Mentoring Peace Through Art

While searching for innovative ways to teach and promote peace building, I came across an organization that not only achieves these goals, but that also allows young people to explore their creativity. Mentoring Peace Through Art is a Minneapolis based non-profit organization founded by Jimmy Longoria and Connie Fuller. The organization develops art projects aimed at elementary to high school kids throughout the diverse and troubled areas of Minneapolis. They provide the children with opportunities to explore their artistic and creative abilities while promoting peace.

MuralWorks in the Streets” and “MuralWorks in the Schools” are the two programs made available by the organization. “MuralWorks in the Streets” takes teens to the streets to make over walls ruined by gang graffiti by replacing them with beautiful, colorful art. According to the organization’s website, they have successfully remade 11 walls across the city as of 2012.

MuralWorks in the Schools brings art projects into elementary schools to teach children peace through activities that promote teamwork. Each project assigns individual students with tasks that contribute to a final product.

These programs not only teach young people about team work and the power of art, they also help keep them away from unlawful activities and guide them in positive directions. The efforts made by the organization can help to identify, engage, and promote future leaders while bringing peace to the community.

When, where and in what setting can these programs be used?

I believe that the ideals of Mentoring Peace Through Art and its programs can be applied to any educational setting. Since the main goals of the organization are to promote peace and build cooperation, any member of a community can take part in creating murals and art projects. The great thing about these programs is that they use a tool that is accessible to everyone, art. Allowing people to work together and express their individual creativity while creating artistic pieces that are representative of the community is the perfect way to teach peace. Since these programs have been successful with children and teens in troubled areas, there is a likelihood that it can be successful for people of all ages in various parts of the world.

How these programs can be implemented?

To implement these programs and really make sure they’re beneficial, educators should have strong connections to their communities and their community leaders. They should be well-connected in order to identify areas that need attention and intervention. Additionally, good relations with community leaders can help in gaining the support of the community as a whole. Educators should also be knowledgeable about art in order to develop projects that successfully promote positivity and peace. Strong leadership and communication skills are also important. Several of the seven pillars of peace education can be applied to these programs. Community-building, skill-building, engaging multiple intelligences, and nurturing emotional intelligence can be used with these programs. For example, by engaging people’s creativity, the art programs are able to focus in on engaging multiple intelligences as well as nurturing emotional intelligence.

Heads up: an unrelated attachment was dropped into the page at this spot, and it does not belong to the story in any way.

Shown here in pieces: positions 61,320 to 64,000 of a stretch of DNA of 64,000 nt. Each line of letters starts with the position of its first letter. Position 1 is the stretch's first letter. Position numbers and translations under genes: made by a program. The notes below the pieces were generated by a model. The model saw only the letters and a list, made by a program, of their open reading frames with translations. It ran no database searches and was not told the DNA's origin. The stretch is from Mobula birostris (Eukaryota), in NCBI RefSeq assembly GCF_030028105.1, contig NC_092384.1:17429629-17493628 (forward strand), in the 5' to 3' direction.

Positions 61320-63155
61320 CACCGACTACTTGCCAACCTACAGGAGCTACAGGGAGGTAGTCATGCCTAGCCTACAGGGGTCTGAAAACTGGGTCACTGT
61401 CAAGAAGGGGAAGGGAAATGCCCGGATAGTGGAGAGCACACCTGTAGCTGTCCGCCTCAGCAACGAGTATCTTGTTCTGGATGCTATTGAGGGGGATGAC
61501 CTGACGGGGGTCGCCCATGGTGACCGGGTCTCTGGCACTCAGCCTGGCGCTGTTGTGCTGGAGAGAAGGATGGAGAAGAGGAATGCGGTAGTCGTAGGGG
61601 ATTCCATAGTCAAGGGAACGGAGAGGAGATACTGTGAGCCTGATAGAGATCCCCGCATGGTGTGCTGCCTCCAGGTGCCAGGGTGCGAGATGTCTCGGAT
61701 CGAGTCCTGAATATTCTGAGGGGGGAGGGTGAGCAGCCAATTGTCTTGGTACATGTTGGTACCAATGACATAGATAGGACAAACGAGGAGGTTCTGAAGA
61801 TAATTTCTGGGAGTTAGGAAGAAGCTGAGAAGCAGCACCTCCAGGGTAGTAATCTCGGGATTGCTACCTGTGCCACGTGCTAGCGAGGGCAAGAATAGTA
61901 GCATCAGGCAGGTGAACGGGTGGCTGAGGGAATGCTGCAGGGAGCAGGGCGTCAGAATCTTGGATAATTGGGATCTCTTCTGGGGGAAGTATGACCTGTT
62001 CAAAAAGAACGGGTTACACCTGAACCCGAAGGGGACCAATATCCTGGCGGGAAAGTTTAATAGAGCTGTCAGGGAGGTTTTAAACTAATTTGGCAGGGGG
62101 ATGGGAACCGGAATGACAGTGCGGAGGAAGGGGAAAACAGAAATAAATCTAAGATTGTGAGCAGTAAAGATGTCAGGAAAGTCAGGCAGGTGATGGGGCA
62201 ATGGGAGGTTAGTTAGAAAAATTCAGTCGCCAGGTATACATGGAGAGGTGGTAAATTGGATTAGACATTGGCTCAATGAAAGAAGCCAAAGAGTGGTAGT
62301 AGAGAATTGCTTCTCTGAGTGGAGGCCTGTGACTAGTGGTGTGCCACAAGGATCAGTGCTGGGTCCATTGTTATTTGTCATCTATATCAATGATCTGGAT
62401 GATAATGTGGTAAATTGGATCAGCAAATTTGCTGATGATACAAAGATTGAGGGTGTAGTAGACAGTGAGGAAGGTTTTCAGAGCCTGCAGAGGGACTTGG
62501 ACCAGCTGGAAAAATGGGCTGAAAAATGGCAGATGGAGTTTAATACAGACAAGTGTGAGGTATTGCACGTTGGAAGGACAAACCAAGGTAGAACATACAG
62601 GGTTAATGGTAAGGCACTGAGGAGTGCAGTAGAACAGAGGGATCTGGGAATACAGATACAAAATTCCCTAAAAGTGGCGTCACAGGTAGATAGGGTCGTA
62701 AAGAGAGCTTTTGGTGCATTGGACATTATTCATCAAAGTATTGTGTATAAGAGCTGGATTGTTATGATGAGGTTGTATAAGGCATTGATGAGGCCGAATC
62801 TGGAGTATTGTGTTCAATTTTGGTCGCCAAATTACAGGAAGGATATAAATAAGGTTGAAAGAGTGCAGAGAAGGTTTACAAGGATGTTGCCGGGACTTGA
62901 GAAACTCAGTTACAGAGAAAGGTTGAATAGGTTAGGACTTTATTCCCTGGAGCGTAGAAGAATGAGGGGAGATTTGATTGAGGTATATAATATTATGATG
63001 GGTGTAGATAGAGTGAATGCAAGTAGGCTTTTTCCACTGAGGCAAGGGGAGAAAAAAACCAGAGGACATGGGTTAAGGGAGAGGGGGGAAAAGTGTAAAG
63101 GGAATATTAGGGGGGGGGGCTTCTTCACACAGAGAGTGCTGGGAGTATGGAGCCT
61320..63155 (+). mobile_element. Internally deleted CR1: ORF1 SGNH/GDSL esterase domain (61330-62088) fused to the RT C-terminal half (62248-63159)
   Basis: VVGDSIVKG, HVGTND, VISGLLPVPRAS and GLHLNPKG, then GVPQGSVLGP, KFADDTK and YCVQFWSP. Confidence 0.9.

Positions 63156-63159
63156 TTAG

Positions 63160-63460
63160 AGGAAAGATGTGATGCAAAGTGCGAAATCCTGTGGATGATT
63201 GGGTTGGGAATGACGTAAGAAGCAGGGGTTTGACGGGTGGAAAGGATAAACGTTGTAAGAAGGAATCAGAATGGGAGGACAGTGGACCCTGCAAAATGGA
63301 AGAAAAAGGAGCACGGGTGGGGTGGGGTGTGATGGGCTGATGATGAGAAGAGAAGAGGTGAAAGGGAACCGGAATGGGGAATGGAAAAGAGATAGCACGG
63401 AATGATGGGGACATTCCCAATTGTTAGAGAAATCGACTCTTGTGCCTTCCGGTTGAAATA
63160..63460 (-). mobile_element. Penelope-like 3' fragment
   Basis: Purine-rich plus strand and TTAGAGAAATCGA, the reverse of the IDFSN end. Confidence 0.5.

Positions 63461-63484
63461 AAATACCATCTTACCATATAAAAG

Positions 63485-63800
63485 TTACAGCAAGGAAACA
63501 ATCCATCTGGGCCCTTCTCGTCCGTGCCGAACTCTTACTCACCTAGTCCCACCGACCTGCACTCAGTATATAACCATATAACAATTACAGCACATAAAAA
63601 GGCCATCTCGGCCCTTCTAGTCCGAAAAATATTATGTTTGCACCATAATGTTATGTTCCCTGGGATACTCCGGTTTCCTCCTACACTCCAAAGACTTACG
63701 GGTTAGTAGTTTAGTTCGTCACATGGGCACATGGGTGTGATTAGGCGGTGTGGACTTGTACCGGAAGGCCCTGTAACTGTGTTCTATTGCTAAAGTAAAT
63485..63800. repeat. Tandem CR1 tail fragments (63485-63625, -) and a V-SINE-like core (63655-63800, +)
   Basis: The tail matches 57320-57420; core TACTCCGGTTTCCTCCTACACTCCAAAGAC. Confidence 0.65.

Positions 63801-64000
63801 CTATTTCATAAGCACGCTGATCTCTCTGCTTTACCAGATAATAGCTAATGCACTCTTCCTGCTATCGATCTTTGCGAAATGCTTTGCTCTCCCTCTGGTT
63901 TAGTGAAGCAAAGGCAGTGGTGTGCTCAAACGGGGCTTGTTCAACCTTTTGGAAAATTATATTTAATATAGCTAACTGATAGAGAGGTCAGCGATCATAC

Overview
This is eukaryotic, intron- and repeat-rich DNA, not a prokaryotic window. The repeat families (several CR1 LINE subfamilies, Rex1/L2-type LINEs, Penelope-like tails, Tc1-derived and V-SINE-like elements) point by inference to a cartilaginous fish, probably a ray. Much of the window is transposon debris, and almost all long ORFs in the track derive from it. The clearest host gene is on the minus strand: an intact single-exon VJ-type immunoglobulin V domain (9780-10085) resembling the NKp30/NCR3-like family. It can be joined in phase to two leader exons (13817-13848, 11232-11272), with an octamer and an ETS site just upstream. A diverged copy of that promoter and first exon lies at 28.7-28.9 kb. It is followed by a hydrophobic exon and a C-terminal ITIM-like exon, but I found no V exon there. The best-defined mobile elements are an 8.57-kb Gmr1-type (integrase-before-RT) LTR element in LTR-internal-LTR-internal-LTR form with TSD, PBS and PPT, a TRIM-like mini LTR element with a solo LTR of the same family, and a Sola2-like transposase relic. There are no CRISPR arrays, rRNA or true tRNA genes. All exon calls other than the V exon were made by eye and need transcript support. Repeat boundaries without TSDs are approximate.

Through the art programs, both children and adults can gain artistic, social, and team-building skills. In addition, they can learn to appreciate their communities and understand the importance of strengthening them.

Who will benefit?

Although the programs offered by Mentoring Peace Through Art can be beneficial for all, there are two groups they can be especially beneficial for. I think that they can be used by people of troubled areas all over the world. For example, community leaders and educators from cities with violence can take advantage of this program and prevent young people from following those violent paths. Since children are impressionable, educators can implement art programs to show them that they are capable of achieving anything. The programs can open their eyes to the possibilities they have before them. Another group that may benefit are adults who have struggled with the law. I think that these programs can be turned into rehabilitative resources for them. To prevent violence in troubled areas, it it also necessary to give attention to the sources of the violence. The programs can serve not only as outlets for these people but also as resources that allow them to build friendships and connections.



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